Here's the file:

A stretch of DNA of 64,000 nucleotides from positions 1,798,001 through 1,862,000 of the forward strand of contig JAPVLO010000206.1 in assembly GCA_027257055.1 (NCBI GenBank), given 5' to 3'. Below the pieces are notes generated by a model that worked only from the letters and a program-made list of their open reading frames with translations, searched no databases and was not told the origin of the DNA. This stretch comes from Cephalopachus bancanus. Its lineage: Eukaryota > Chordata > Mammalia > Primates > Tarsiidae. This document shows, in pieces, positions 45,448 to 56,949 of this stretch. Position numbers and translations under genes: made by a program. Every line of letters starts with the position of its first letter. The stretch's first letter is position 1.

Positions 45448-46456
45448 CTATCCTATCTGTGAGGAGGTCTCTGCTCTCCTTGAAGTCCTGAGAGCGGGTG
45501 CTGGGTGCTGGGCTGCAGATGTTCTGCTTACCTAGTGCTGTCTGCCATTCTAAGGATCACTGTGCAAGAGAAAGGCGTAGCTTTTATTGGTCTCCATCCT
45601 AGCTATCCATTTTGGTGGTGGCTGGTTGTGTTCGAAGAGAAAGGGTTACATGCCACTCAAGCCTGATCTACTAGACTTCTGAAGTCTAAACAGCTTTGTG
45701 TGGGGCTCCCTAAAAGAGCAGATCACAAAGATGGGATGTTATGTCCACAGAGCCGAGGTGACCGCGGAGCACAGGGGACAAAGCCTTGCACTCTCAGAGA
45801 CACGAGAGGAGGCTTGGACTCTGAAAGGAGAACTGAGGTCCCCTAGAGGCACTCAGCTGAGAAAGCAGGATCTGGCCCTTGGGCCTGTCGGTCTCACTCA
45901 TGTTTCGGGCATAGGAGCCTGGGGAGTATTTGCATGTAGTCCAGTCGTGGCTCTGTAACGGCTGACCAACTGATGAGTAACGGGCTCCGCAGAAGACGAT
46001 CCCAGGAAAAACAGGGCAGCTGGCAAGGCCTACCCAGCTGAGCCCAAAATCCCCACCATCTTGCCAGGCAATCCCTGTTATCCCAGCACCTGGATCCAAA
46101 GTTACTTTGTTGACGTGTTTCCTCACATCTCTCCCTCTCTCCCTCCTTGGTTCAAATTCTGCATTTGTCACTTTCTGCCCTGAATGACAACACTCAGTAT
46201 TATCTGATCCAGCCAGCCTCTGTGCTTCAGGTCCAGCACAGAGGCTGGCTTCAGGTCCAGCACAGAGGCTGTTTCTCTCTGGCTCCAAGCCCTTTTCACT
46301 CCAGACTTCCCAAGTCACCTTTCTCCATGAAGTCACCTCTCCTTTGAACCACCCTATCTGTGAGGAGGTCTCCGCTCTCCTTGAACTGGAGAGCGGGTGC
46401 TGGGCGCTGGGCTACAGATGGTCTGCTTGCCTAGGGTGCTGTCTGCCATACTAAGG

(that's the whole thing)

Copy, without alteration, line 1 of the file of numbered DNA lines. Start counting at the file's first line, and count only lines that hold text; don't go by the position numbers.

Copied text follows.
A stretch of DNA of 64,000 nucleotides from positions 1,798,001 through 1,862,000 of the forward strand of contig JAPVLO010000206.1 in assembly GCA_027257055.1 (NCBI GenBank), given 5' to 3'. Below the pieces are notes generated by a model that worked only from the letters and a program-made list of their open reading frames with translations, searched no databases and was not told the origin of the DNA. This stretch comes from Cephalopachus bancanus. Its lineage: Eukaryota > Chordata > Mammalia > Primates > Tarsiidae. This document shows, in pieces, positions 45,448 to 56,949 of this stretch. Position numbers and translations under genes: made by a program. Every line of letters starts with the position of its first letter. The stretch's first letter is position 1.